The Grinch tried and failed to steal Christmas, but grown-ups have done a good job of taking over Halloween. Or perhaps we should say getting it back, after a period when it seemed mainly for kids.
Parental supervision from the sidewalk has drained the mischief from the kids’ celebration, while the scope of adult-only revels seems to expand every year. The surge can be seen in Halloween spending – double now what it was in 2005, with adult costumes driving the gain, according to the U.S. National Retail Federation – and in the way that the event itself has absorbed elements of carnival celebrations traditionally held before Lent.
“Halloween used to be just another night to go out,” says Zoe Shapiro, marketing manager at Toronto’s Drake Hotel, a west-end magnet for the ghoul-night set. “But it has become a cornerstone occasion, like New Year’s Eve.” Jonathon Gray of Vancouver’s Fivesixty club says, “There’s definitely a larger number of venues throwing Halloween events.”
Carnival would seem to be the polar opposite of Halloween, as devoted to unbridled life as the spookfest is to death. But they share something that Rabelais scholar Mikhail Bakhtin described as the essence of carnival: a suspension of the usual order, including its curbs on pleasure and make-believe. “Do as thou wilt,” as Rabelais said in his great carnivalesque novel, Gargantua.
In Catholic countries, carnival was and is the sensual blow-out before the privations of Lent. But as the church’s power has waned, the spirit of Lent’s counter-festival has wandered, attaching itself to the other big dress-up occasion on the festive calendar. It’s as if we have a deep need for what carnival represents, and Halloween, lodged just before the privations of winter, provides a ready-made outlet (Toronto’s Caribana, held in high summer, offers another). A huge Halloween street party that flourished in Halifax during the eighties and nineties was actually called Mardi Gras, adopting wholesale the name of a key pre-Lenten occasion.
Like the carnival in Rio, Halloween in many urban centres sprawls over a week or more, absorbing adjacent days and nights for more partying, zombie walks and the office dress-up rituals that many corporate types see as morale-building. Pop culture’s recent heavy focus on the undead has helped, but an irreverent, hedonistic impulse also runs strong, and that owes more to carnival than the graveyard.
Bursting from usual restraints can be a destructive experience, or merely represent a safety-valve from the imposed structures of daily life. Halloween as we know it is mainly the latter, though authority is always sensitive to the threat posed by the costumed mob. The non-violent revelry of the Halifax Mardi Gras, which brought 45,000 people into the street, was ultimately broken up and driven indoors by the police.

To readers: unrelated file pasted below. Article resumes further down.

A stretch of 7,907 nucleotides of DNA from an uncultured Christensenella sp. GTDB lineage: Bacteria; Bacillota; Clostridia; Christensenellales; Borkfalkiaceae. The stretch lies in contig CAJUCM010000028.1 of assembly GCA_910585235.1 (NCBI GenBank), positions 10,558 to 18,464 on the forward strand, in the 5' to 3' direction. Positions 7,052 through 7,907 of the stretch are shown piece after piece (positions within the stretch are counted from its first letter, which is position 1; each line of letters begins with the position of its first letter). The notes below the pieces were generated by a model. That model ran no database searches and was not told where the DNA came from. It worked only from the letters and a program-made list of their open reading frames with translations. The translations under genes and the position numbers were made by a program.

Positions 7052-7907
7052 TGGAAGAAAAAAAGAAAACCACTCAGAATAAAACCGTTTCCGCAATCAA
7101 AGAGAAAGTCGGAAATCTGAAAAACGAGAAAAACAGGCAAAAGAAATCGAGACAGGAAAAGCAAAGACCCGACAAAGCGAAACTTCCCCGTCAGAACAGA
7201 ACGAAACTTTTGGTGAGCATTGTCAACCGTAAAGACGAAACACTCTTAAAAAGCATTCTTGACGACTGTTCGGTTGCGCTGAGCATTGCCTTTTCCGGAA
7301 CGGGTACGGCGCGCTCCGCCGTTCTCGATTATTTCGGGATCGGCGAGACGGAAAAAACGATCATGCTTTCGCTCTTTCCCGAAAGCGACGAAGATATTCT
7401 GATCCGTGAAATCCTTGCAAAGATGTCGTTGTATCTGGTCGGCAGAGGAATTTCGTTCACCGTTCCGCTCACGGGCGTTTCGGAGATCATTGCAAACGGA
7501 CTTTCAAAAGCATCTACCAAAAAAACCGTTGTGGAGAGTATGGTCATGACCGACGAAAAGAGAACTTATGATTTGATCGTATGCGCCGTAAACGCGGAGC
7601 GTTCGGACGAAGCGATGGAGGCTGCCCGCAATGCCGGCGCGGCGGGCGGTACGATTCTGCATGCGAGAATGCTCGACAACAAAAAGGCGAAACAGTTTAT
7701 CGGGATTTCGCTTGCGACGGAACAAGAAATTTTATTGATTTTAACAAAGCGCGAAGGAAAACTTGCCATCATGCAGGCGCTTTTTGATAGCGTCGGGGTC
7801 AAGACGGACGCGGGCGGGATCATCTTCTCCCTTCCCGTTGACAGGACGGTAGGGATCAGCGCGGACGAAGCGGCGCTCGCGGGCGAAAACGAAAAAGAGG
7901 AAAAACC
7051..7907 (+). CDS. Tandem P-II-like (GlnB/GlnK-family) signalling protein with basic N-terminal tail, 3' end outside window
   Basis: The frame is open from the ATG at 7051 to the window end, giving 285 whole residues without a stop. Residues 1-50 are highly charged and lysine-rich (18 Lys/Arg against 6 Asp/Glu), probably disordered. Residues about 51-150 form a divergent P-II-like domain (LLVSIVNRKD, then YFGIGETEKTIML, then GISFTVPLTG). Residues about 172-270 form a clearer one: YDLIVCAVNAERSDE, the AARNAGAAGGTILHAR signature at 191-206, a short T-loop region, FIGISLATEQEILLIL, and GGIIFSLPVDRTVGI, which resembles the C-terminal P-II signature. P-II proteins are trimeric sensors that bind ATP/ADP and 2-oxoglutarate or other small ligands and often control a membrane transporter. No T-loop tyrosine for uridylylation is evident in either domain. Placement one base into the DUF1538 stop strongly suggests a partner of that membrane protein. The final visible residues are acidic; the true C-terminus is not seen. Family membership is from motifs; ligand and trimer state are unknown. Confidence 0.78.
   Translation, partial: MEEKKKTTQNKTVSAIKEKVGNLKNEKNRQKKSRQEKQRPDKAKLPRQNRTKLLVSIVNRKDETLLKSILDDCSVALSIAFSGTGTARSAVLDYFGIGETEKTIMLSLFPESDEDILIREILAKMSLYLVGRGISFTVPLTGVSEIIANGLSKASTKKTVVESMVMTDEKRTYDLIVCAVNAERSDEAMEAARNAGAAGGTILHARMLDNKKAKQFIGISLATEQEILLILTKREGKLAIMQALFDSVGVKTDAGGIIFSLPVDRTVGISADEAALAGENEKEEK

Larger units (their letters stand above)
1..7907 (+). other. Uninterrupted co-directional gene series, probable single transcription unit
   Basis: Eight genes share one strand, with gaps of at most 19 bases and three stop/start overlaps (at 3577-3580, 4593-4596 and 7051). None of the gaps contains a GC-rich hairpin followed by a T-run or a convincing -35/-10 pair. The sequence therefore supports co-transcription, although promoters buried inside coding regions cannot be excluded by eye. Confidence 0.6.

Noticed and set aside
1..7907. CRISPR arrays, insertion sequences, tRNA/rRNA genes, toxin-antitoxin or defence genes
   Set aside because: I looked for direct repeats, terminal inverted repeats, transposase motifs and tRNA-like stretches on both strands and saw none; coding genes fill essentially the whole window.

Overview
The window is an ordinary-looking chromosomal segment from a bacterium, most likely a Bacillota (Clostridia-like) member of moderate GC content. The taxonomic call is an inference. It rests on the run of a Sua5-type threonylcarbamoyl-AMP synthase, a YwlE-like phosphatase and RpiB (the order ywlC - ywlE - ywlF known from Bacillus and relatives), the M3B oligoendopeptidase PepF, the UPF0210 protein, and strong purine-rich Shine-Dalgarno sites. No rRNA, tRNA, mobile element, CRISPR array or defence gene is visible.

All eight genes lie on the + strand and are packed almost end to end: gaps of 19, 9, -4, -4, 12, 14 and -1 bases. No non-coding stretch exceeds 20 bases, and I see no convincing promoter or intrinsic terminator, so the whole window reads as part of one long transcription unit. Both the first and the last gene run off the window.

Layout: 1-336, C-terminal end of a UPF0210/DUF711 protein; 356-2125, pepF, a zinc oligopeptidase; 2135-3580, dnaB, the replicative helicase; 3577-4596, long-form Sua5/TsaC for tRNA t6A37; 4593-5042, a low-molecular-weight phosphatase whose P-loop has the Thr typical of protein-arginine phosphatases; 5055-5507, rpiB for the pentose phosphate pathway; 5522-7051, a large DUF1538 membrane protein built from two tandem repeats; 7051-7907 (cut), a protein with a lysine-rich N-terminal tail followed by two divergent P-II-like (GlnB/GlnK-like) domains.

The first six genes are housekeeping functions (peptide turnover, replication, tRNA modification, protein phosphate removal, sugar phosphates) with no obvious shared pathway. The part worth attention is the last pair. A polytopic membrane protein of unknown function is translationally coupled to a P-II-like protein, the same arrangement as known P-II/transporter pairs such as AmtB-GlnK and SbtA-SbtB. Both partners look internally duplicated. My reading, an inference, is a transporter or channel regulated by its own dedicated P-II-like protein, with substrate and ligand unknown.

The English tendency to fuse the event with Guy Fawkes Night (Nov. 5, also known as Bonfire Night) made Halloween bonfires and fireworks a tradition in parts of the former colony of Canada, from Newfoundland to Vancouver. Halloween and fire became menacingly linked in Detroit during the 20-year reign of Devil’s Night, when hundreds of abandoned houses were torched the day before Halloween. Those fires, which still happen in significant numbers (slightly less than 100 last year), scrape at the political side of carnival, in that they symbolize discontent with the rot eating at Detroit’s core.
In 2011, Halloween followed closely on Occupy Wall Street demonstrations, raising the possibility of some truly political costuming. But by becoming costume, Occupy symbols (placards, slogans on T-shirts) became as harmless as the parodies of political figures and celebrities that Halloween delivers every year. Of all holidays, it is the most voracious for current content, and the least serious. “Anything that has been an Internet meme in the past year is fair game,” says the Drake’s Shapiro.
Halloween’s most conspicuous symptom of rebellion may be its resilient DIY ethos, as seen in countless thrift-store costumes and neighbourhood haunted-house displays. In spite of its status as a commercial event – $8-billion in U.S. sales last year – it has refused to let corporations take over the whole thing. This is our fun and no one else’s, people seem to say – a faint, fleeting echo of Rabelais’s radical slogan of freedom from all restraint.
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